OBJECTIVES: This clinical study investigated the pharmacokinetics and safety of gadobutrol, a magnetic resonance (MR) imaging extracellular contrast agent, in pediatric patients aged 2 to 17 years. MATERIALS AND METHODS: In this open-label, multicenter study, patients scheduled for routine contrast-enhanced MR imaging of the brain, spine, liver or kidney, or MR angiography received a single intravenous injection of gadobutrol (0.1 mmol/kg/0.1 mL/kg). Patients were stratified by age groups (2-6, 7-11, and 12-17 years). Blood and urine samples were collected at prespecified time points and analyzed for gadolinium concentrations. Plasma data were evaluated by means of a nonlinear mixed effects model, and urine data were analyzed using descriptive statistics. In addition, the safety of gadobutrol was evaluated. RESULTS: A total of 130 patients (2-6 years, n = 45; 7-11 years, n = 39; 12-17 years, n = 46) were included in the final population pharmacokinetic analysis. Gadobutrol pharmacokinetics in children aged 2 to 17 years were adequately described by an open 2-compartment model with elimination from the central compartment. The median estimates (2.5th percentile, 97.5th percentile) of body weight-normalized total body clearance (L/h/kg) per age group were 0.10 (0.05, 0.17) for all ages, 0.13 (0.09, 0.17) in the 2 to 6 year age group, 0.10 (0.05, 0.17) in the 7 to 11 year age group and 0.09 (0.05, 0.10) in the 12 to 17 year age group. The body weight-normalized median estimates of total volume of distribution (L/kg) were 0.20 (0.12, 0.28) for all ages, 0.24 (0.20, 0.28) in the 2 to 6 year age group, 0.19 (0.14, 0.23) in the 7 to 11 year age group and 0.18 (0.092, 0.23) in the 12 to 17 year age group. Median gadolinium plasma concentrations at 20 minutes postinjection were simulated using the population pharmacokinetic model and ranged from 414 (13 kg subject) to 518 micromol/L (65 kg subject). Body weight was identified as the major covariate influencing the pharmacokinetic parameters of total body clearance and central volume of distribution. Age was not found to be an additional independent parameter. The median amount of renally excreted gadolinium was 77.0% of the administered dose within 6 hours postinjection, indicating that gadobutrol was renally excreted in this pediatric population aged 2 to 17 years. Gadobutrol was well tolerated, with drug-related adverse events of mild intensity reported for 8 (5.8%) of 138 patients. CONCLUSIONS: Observed differences in pharmacokinetics were attributed to body weight, with no additional independent effect of age. Thus, no dose adjustment from the standard dose of gadobutrol in adults based on body weight (0.1 mmol/kg) is necessary in pediatric patients aged 2 to 17 years. Gadobutrol was safe and well tolerated in the pediatric population in this study.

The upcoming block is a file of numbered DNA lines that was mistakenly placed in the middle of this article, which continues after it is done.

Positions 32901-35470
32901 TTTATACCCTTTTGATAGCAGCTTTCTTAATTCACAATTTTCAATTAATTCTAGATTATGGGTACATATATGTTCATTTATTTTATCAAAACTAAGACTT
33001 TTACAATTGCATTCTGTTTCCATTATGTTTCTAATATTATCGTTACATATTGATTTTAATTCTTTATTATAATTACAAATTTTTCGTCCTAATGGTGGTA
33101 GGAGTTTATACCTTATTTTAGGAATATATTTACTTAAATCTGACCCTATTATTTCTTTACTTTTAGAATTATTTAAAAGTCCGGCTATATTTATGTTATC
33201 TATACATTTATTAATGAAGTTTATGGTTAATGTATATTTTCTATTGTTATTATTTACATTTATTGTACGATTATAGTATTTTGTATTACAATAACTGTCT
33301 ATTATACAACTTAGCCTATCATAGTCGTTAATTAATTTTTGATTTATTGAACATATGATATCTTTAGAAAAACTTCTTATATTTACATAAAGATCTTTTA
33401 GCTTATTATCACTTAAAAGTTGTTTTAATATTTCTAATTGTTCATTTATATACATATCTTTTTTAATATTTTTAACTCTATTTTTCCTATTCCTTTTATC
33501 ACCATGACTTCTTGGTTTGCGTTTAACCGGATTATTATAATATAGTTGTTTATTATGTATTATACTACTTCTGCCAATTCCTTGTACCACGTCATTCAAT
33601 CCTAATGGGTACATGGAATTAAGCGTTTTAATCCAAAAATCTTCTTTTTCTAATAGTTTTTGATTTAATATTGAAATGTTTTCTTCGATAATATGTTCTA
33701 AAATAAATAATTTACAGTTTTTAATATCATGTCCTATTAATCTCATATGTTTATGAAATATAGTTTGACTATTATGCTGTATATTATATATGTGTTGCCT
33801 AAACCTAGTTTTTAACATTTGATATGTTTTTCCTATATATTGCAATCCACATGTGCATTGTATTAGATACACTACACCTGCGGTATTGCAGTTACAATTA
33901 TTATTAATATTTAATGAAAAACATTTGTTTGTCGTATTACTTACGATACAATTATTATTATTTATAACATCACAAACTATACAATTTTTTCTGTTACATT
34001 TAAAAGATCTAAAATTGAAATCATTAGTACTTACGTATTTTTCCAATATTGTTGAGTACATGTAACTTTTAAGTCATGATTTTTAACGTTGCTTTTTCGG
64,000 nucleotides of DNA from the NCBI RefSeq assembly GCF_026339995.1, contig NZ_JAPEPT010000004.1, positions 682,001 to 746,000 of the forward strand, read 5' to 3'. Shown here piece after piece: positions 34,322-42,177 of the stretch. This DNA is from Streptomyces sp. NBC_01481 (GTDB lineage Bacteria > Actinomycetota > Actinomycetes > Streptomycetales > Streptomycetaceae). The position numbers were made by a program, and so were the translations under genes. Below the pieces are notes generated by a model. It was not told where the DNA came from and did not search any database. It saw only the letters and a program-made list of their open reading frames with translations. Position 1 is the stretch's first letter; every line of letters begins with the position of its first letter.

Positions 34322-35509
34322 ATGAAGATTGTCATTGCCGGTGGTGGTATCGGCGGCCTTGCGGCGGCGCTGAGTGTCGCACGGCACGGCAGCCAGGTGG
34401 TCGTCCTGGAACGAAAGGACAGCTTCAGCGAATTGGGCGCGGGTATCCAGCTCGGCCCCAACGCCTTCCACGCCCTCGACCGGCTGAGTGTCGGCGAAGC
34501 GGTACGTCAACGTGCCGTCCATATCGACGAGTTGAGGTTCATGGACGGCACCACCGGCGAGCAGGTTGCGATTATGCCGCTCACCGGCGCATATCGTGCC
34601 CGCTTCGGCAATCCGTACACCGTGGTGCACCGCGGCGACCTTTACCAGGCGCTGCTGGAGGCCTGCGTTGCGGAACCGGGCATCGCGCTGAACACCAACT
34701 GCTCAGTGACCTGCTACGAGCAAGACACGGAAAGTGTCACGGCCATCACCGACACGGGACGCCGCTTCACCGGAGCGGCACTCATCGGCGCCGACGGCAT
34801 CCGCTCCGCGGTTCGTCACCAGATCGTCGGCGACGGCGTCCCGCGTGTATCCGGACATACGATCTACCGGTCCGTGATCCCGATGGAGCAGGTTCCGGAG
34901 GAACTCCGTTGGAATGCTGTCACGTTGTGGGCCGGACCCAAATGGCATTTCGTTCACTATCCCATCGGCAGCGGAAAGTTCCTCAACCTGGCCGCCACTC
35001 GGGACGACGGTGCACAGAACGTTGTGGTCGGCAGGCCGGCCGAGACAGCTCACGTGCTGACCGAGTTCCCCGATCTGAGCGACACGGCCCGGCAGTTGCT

2009. Vol. 44, no 12, 776-783 p.